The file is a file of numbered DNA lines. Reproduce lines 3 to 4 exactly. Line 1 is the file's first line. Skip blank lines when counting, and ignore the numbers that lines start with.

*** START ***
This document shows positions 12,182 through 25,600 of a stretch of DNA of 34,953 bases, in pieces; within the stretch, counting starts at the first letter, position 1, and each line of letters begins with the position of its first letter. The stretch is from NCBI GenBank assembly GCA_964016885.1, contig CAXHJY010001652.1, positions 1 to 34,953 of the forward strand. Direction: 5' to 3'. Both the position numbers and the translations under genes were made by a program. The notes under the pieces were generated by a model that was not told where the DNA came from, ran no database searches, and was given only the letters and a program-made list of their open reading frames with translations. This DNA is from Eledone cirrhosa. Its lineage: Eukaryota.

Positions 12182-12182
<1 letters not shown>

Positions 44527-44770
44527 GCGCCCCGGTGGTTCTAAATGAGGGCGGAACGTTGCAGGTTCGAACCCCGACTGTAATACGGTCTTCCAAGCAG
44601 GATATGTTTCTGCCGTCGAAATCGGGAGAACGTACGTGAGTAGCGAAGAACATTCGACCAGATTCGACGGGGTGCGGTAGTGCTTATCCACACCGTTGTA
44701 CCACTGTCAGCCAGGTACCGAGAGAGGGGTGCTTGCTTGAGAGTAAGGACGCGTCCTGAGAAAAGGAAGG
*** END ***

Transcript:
<1 letters not shown>

Positions 44527-44770